With large tracts of Australia burning and many communities affected by bushfires or living with the threat of fire, it is becoming increasingly obvious that incorporating firewise design principles into gardens and property layouts will be a priority in the future. This will include areas that historically haven’t been considered a high fire risk area.

Design Principles

Firewise Landscapes – Managed landscaped area and entry and exit points to a property.

Incorporating good design principles into large gardens ensures that a garden can be created that is bush fire wise, aesthetically pleasing and functional. Creating a cleared 20m barrier around the house and outbuildings certainly reduces fire risks, but doesn’t need to be bare earth.  This area can be used as access driveways and paths, gravel, lawn or planted with low flammability shrubs. This area is referred to as the managed landscape area. Correct plant selection is crucial in high risk areas and the use of certain tree varieties have been proven to slow the speed of a fire, reduce radiant heat and reduce the risk of ember attack. Many deciduous trees are particularly effective as they have high moisture content and minimum volatile oils within their foliage. Mass planted they also look spectacular in autumn with their ever changing golden, red and claret hues.

Firewise Landscapes – Managed landscaped area and entry and exit points to a property cont.

Investing in structure or background plantings forms the backbone of a large garden. Think of these background structural plantings as the ‘walls’ of the garden, and positioned correctly can assist with managing fire risks within a property. Without these plants, the whole garden will fall apart and feel like an eclectic collection of plants in the ground vying for attention as an individual rather than joining together as a whole and creating a complete feel.

Creating a master plan is important, this sort of planning doesn’t have to be elaborate, it can be created on a piece of butchers paper, but will outline the different areas needed on the property. The easiest scale to work with is 1cm = 1m. Firstly, mark boundary fences and a north point then draw in any building footprints or proposed footprints and existing footprints if required. Remembering perfect straight lines isn’t important many famous gardens have been created with a few line drawings and sketches.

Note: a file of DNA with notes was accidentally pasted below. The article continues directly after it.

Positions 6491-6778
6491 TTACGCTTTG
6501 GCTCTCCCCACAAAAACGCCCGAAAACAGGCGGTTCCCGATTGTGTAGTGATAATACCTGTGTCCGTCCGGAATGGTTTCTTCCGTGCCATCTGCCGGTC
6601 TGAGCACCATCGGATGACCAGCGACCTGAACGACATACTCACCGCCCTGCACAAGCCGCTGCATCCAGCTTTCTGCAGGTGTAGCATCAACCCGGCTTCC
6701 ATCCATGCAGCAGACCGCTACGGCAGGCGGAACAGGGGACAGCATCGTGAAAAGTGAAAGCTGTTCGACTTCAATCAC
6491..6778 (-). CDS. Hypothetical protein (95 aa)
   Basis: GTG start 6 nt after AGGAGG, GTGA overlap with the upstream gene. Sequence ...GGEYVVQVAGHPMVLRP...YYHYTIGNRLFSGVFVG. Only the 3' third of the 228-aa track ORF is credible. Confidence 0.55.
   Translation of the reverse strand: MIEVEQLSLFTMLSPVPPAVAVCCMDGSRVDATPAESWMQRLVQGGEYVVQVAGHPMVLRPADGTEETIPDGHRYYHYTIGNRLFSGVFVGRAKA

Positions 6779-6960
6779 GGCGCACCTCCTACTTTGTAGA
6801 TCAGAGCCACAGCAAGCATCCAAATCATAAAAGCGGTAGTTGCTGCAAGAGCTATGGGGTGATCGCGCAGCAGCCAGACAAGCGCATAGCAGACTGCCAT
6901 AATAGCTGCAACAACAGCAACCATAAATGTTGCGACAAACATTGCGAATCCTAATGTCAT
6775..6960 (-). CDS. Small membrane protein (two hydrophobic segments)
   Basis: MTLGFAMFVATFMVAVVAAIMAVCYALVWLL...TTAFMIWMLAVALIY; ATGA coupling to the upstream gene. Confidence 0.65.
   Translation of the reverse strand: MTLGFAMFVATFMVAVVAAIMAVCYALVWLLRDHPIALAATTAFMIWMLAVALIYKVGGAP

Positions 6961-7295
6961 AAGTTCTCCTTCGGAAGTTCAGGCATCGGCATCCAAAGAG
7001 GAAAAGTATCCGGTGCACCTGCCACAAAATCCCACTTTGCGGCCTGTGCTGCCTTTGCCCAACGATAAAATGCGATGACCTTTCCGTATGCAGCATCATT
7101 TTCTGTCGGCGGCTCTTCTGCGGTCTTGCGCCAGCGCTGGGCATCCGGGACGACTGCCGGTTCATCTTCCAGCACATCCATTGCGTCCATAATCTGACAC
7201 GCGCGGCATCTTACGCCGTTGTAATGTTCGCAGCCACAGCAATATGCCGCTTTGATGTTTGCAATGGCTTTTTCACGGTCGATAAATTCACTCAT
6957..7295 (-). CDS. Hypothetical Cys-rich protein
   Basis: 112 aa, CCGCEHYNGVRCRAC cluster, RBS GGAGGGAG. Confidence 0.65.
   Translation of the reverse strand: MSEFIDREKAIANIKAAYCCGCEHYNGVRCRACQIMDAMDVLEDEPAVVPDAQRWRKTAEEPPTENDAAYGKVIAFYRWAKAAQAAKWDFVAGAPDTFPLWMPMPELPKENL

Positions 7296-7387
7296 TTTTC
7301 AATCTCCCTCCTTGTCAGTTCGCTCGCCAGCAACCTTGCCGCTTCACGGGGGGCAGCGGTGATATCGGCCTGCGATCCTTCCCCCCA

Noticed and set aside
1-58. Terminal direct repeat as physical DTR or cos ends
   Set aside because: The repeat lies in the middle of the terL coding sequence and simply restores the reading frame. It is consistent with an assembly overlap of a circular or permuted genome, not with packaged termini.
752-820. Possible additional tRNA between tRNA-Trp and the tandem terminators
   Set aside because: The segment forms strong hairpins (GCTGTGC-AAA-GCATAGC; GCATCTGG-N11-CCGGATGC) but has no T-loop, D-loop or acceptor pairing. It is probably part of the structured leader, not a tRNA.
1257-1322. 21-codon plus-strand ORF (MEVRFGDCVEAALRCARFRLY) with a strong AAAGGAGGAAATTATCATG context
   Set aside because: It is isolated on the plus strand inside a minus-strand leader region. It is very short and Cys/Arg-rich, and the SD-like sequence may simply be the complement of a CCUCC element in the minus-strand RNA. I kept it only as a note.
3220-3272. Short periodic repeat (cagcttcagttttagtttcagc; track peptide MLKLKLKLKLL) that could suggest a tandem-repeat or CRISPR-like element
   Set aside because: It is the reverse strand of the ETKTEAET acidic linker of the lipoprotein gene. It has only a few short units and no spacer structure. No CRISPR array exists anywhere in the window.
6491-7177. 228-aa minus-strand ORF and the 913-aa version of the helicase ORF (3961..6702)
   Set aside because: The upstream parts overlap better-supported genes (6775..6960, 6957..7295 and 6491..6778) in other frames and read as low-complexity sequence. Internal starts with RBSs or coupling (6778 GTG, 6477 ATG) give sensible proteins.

Entry and exit points on a large property are a priority. At this stage consider the existing points, were they adequate or can their placement be improved to facilitate service vehicles and delivery vehicles. Is it possible for large oversized vehicles to turn around? Take into consideration overhead height.  Mark on the master plan driveways and parking areas, basic garden areas and outdoor living areas, in block form at this stage. It’s a good idea to colour code different areas. Consider how these areas may be linked together in the future. Are there any level changes on the property? Look at access onto lower levels. The sloping ground is deceiving and often the drop or rise is far greater than first thought.  Is it possible to get any machinery that may be required to a different level of the property? This is the perfect time to consider the north-facing aspect and to take advantage of solar passive design principles.

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